This if for those who are interested in the technical details of how custom metadata are saved in images. The image management software will save metadata in a metadata tag field called "HierarchicalSubject" which camtrapR can then read out. Let's assume that in the above example we had three images, showing:
Here's what the content of the HierarchicalSubject field would look like:
Note that multiple tags are separated by commas and hierarchy levels are by default separated by a vertical bar ("|"). Adobe software also lets you use colon (":"); you can tell camtrapR which to use using argument
metadataHierarchyDelimitor in a number of functions. camtrapR reads the content of HierarchicalSubject and can automatically tabulate the contents.
I'm glad you asked. In digiKam, it is possible to assign tags to videos, just like tagging images. BUT, in contrast to images, digiKam cannot write these tags directly into the video metadata. Instead, video tags are stored in the digiKam database on your hard disk. So camtrapR has to go straight to the digiKam database to read the tags directly from the there. After some internal magic, it will construct and return a HierarchicalSubject field as seen above for JPG images. camtrapR can then extract and tabulate the relevant information of images and videos alike.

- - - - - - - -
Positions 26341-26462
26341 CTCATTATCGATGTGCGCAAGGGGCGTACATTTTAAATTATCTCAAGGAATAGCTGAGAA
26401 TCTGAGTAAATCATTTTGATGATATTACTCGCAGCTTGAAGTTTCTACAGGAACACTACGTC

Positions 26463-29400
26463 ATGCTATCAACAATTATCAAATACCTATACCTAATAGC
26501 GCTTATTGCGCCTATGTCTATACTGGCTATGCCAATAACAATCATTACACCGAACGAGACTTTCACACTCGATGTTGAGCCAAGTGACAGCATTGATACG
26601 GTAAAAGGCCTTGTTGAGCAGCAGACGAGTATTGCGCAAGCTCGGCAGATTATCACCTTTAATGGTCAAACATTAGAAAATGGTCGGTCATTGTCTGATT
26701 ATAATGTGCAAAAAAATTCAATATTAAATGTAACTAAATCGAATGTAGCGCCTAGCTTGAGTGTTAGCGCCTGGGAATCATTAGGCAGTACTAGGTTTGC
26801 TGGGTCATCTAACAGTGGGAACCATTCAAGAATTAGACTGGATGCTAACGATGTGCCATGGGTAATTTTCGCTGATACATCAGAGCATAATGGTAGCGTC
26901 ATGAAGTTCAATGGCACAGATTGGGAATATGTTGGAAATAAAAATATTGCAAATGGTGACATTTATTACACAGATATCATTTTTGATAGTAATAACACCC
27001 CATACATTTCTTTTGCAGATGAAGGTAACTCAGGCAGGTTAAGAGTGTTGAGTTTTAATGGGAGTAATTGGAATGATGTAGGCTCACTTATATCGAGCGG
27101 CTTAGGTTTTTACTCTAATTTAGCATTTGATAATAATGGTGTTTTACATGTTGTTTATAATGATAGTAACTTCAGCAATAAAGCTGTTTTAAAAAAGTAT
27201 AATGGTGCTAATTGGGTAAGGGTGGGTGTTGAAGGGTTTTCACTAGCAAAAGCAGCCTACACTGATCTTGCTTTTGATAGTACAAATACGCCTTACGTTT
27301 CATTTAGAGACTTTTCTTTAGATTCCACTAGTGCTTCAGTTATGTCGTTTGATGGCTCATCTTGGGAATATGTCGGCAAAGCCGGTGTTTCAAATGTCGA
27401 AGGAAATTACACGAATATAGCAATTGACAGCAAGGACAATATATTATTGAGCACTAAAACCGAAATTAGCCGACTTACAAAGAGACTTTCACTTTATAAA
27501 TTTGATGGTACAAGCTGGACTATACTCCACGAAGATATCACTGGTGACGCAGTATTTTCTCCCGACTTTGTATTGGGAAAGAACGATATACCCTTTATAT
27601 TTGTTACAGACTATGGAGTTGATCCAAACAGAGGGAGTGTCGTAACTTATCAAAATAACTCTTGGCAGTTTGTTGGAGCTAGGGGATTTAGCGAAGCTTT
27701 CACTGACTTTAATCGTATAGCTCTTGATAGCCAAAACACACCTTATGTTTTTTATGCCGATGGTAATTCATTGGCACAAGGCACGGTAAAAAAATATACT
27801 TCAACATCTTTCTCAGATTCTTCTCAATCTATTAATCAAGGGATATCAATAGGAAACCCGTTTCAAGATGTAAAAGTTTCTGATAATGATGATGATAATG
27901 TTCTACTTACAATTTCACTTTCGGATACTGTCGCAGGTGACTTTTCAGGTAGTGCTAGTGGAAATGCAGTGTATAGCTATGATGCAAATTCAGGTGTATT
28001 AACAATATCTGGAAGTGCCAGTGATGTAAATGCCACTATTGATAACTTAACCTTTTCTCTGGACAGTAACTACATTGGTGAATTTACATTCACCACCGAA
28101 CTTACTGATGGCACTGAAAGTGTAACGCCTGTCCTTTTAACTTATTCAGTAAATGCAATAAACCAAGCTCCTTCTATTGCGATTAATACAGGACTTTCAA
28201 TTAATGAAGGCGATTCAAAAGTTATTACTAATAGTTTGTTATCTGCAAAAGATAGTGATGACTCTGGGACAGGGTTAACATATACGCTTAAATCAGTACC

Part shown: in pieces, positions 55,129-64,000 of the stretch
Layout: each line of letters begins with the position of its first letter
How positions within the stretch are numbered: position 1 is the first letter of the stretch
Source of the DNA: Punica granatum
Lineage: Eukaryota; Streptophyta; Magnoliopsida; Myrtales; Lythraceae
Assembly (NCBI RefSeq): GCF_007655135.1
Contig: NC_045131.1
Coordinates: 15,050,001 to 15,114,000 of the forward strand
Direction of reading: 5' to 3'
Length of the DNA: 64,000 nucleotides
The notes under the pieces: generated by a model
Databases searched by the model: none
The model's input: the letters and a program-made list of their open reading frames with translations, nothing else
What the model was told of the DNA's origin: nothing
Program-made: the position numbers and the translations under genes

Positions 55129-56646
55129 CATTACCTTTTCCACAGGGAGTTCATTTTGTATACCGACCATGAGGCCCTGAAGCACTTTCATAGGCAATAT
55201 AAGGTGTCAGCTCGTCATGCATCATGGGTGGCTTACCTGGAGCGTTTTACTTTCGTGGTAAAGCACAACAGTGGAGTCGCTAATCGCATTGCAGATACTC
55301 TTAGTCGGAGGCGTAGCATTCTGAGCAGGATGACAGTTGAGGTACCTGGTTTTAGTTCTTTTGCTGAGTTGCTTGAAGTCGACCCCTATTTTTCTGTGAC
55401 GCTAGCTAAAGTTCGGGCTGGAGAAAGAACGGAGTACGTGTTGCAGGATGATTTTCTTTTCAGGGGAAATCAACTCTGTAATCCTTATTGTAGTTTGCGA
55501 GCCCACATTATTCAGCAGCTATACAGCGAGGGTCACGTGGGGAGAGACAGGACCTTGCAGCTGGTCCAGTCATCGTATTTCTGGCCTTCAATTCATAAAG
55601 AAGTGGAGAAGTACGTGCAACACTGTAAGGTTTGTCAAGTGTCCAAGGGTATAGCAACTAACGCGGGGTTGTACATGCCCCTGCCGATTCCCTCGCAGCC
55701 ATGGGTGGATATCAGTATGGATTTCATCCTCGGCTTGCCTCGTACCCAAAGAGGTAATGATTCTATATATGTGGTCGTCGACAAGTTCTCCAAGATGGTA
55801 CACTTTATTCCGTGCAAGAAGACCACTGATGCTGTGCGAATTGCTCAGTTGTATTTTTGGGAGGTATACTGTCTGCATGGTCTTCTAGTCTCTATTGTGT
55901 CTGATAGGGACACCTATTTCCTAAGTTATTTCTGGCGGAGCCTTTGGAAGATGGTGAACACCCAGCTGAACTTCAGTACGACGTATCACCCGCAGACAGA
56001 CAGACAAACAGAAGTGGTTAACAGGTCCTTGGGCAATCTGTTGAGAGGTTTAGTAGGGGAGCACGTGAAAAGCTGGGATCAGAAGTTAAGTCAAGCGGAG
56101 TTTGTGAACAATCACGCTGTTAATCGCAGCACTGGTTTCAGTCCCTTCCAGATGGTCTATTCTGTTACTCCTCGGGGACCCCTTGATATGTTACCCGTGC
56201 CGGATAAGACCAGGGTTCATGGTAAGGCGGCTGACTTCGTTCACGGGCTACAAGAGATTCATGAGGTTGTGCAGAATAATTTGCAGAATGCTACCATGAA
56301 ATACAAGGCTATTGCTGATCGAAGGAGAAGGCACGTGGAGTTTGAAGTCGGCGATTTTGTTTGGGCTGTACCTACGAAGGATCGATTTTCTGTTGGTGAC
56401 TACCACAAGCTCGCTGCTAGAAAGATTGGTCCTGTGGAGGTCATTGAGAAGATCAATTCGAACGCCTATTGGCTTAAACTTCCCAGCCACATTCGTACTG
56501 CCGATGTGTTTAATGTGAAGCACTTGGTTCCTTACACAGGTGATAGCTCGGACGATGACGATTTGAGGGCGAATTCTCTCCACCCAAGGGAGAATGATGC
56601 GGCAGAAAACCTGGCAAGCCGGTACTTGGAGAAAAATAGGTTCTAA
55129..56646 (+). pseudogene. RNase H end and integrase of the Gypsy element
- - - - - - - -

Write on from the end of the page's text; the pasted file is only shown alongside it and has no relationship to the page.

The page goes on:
That means that video tags are not extracted from the metadata, but from the digiKam database. It also means that the tags are not part of the video files and that sharing data and even copying video files on your hard disk after tagging might cause the loss of metadata, so please check carefully each step of what you are doing.
If you have set of tagged images, but the tags are not structured hierarchically as explained above, but rather flat (no tag groups, only tags), they can easily be brought into the format needed by camtrapR in digiKam. This will, however, change your original metadata structure. So to be on the safe side, take some precautions:
Let's assume you have species tags (e.g. "Leopard Cat") that are not hierarchically ordered. The digiKam workflow to order them hierarchically (in order to make them readable in camtrapR) is as follows:
Afterwards, the "HierarchicalSubject" of your image metadata should contain the tag structure. You can check using the